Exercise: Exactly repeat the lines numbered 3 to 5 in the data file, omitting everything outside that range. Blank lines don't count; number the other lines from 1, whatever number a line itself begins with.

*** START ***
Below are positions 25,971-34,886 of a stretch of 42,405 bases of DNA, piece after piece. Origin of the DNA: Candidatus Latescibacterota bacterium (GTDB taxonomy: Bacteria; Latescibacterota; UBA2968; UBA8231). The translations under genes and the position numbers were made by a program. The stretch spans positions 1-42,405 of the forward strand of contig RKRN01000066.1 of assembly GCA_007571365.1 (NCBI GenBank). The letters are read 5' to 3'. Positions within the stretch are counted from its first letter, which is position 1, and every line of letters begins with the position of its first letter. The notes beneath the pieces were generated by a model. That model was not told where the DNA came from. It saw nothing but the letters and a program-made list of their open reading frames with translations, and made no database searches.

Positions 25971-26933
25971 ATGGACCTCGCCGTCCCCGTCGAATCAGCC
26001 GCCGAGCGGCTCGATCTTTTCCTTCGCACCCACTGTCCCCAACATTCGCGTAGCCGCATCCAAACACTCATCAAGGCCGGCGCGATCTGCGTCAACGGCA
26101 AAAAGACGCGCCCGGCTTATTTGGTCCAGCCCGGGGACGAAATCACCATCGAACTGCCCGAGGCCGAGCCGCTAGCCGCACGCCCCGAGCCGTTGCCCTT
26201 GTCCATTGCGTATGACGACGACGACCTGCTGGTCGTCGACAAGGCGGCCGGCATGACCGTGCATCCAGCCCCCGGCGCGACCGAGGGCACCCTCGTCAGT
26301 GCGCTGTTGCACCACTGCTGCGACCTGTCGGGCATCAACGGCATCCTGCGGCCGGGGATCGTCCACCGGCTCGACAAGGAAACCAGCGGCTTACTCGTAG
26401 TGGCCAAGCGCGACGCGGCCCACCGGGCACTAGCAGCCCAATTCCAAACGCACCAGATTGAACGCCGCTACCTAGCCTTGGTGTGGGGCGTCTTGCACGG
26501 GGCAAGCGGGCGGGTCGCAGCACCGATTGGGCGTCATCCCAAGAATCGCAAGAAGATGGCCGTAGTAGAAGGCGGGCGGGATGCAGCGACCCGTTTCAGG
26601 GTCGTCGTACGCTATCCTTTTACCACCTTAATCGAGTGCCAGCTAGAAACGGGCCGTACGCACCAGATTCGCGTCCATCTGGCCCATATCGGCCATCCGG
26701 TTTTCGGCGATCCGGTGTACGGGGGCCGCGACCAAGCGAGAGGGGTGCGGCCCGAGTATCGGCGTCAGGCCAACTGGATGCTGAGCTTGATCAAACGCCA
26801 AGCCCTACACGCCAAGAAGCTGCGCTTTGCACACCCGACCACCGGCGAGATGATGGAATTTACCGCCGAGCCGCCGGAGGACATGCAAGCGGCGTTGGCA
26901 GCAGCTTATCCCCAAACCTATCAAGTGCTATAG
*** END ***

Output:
25971 ATGGACCTCGCCGTCCCCGTCGAATCAGCC
26001 GCCGAGCGGCTCGATCTTTTCCTTCGCACCCACTGTCCCCAACATTCGCGTAGCCGCATCCAAACACTCATCAAGGCCGGCGCGATCTGCGTCAACGGCA
26101 AAAAGACGCGCCCGGCTTATTTGGTCCAGCCCGGGGACGAAATCACCATCGAACTGCCCGAGGCCGAGCCGCTAGCCGCACGCCCCGAGCCGTTGCCCTT